Chadwick Boseman Unfazed By Scorsese's Marvel Comments, Questions Timing

As the war over Oscar winner Martin Scorsese's comments about Marvel movies reaches its fever [...]

As the war over Oscar winner Martin Scorsese's comments about Marvel movies reaches its fever pitch, one of the breakout stars from the MCU has approached the subject with a more measured tone. The Black Panther himself Chadwick Boseman was asked about the ongoing "debate" surrounding the filmmaker's comments and whether the canon of the Marvel Cinematic Universe qualifies as "cinema," something that Scorsese elaborated on recently in an expanded New York Times opinion piece. Speaking with BBC Radio host Simon Mayo, the Civil War and Endgame star revealed he has an array of thoughts regarding Scorsese's comments, including the timing of it all and that it's potentially just part of an elaborate awards campaign scheme.

"I have to respect his opinion because he's a genius at what he does," Boseman said. "At the same time you've got to think about when he's saying it. He's saying it when he's possibly campaigning for an award. He's saying it at a time when he's making a Netflix movie, so that's how eyes get on his film and it's not going to be in the cinemas. It's not going to be seen the best way. So, he again is speaking to the time period. He is speaking also to his advantage. So you have to take the truth of it. You also have to say, well, for me, the statement doesn't, like you're asking me also because I did the first, the superhero movie that was nominated for a (Best Picture) Oscar. I'm secure in that."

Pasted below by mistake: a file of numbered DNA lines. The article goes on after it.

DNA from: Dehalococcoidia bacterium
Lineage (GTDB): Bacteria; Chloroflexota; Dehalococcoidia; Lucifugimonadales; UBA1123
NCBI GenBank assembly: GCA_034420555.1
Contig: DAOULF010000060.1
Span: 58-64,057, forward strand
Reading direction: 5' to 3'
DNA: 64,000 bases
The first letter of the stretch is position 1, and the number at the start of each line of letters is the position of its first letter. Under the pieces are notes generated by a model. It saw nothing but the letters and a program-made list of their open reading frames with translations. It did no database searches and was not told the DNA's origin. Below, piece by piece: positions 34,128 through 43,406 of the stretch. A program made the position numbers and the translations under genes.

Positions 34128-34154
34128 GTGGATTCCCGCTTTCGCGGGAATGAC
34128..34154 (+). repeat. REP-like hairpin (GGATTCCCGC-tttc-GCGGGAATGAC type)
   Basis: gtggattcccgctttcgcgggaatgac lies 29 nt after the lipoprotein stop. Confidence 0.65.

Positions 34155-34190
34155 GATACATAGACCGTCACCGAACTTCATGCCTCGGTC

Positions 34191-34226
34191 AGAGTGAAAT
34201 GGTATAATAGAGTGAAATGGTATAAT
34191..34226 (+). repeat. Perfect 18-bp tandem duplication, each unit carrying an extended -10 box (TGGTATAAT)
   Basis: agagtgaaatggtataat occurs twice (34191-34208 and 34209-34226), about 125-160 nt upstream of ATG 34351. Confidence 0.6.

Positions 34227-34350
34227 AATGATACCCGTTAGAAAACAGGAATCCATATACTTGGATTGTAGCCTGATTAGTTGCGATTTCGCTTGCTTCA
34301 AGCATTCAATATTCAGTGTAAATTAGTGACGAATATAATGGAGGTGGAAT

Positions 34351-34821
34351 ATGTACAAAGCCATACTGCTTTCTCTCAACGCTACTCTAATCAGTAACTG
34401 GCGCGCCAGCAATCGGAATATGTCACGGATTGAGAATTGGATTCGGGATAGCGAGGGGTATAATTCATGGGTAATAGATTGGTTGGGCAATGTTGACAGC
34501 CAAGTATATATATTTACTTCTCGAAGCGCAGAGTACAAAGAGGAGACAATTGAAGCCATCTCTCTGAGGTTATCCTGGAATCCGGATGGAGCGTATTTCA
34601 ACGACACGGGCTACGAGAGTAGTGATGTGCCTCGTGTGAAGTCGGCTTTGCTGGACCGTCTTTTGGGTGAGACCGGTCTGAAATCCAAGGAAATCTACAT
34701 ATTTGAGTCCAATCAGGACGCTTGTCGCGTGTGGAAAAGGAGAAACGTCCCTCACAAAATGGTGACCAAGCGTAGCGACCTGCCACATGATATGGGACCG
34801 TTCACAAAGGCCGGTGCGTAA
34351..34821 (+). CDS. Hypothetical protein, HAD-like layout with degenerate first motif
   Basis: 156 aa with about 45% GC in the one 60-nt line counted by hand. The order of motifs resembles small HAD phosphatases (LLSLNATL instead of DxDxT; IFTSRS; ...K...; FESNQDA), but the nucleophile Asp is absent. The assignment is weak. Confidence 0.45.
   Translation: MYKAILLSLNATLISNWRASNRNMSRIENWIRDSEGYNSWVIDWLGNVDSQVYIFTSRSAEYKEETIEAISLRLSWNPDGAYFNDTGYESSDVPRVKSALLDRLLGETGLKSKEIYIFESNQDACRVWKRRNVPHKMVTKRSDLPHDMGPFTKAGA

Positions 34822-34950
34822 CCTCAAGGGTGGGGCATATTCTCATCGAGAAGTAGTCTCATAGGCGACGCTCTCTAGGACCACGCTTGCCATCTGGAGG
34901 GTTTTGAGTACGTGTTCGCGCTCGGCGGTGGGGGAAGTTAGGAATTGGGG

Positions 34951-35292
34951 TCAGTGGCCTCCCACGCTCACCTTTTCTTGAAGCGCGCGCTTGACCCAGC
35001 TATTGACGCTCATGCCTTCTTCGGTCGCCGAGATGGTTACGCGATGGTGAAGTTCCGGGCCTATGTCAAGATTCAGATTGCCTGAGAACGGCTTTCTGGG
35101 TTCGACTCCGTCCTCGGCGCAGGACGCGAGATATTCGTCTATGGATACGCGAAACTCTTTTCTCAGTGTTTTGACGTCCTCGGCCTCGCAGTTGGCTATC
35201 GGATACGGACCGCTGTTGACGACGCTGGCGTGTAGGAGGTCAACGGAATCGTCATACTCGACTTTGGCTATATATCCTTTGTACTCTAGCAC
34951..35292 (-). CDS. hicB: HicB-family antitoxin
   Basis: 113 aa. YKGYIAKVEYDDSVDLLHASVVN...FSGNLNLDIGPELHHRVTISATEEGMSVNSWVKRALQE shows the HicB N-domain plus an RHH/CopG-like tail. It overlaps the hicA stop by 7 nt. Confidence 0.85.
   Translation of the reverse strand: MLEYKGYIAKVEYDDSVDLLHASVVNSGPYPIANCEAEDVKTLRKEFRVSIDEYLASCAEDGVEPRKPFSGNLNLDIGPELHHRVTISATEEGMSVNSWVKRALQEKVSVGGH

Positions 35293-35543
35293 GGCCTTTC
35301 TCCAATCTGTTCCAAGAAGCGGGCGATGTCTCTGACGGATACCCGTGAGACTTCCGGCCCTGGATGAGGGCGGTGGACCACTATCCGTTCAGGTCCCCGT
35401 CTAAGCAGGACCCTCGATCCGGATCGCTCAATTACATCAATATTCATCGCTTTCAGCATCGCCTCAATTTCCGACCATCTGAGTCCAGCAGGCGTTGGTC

Boseman elaborated further on his other line of thinking about the entire subject, that perhaps the elements Scorsese believes to be absent from Marvel Studios movies are actually present but that cultural and generational divides make them not as easy to spot for some audience members. The MCU star specifically cited the response from African American audiences to Black Panther, saying:

"The mystery that Scorsese is talking about, it's in Black Panther. And I think the funny thing about it is if he saw Black Panther, he didn't get that. He didn't get that there was this feeling of being unsure. There was this feeling of not knowing what was gonna happen, that black people feel. Cause we never had a superhero like this before. We thought that they, you know, white people will kill us off. So it's a possibility that we could be gone. So we felt that angst, we felt that thing that you would feel from cinema when we watched it. Maybe Scorsese didn't get that when he watched it. That's cultural. Maybe it's generational. I don't know, but I'm secure in what we did, you know? So his statements don't really bother me."

Scorsese's new film, The Irishman, is now playing in select theaters and hits Netflix on November 27th. Upcoming Marvel Studios projects include Black Widow on May 1, 2020, The Falcon and The Winter Soldier in Fall 2020, The Eternals on November 6, 2020, Shang-Chi and the Legend of the Ten Rings on February 12, 2021, WandaVision in Spring 2021, Loki in Spring 2021, Doctor Strange in the Multiverse of Madness on May 7, 2021, Spider-Man 3 on July 16, 2021, What If…? in Summer 2021, Hawkeye in Fall 2021, and Thor: Love and Thunder on November 5, 2021, and Black Panther 2 on May 6, 2022.

(H/T The Playlist)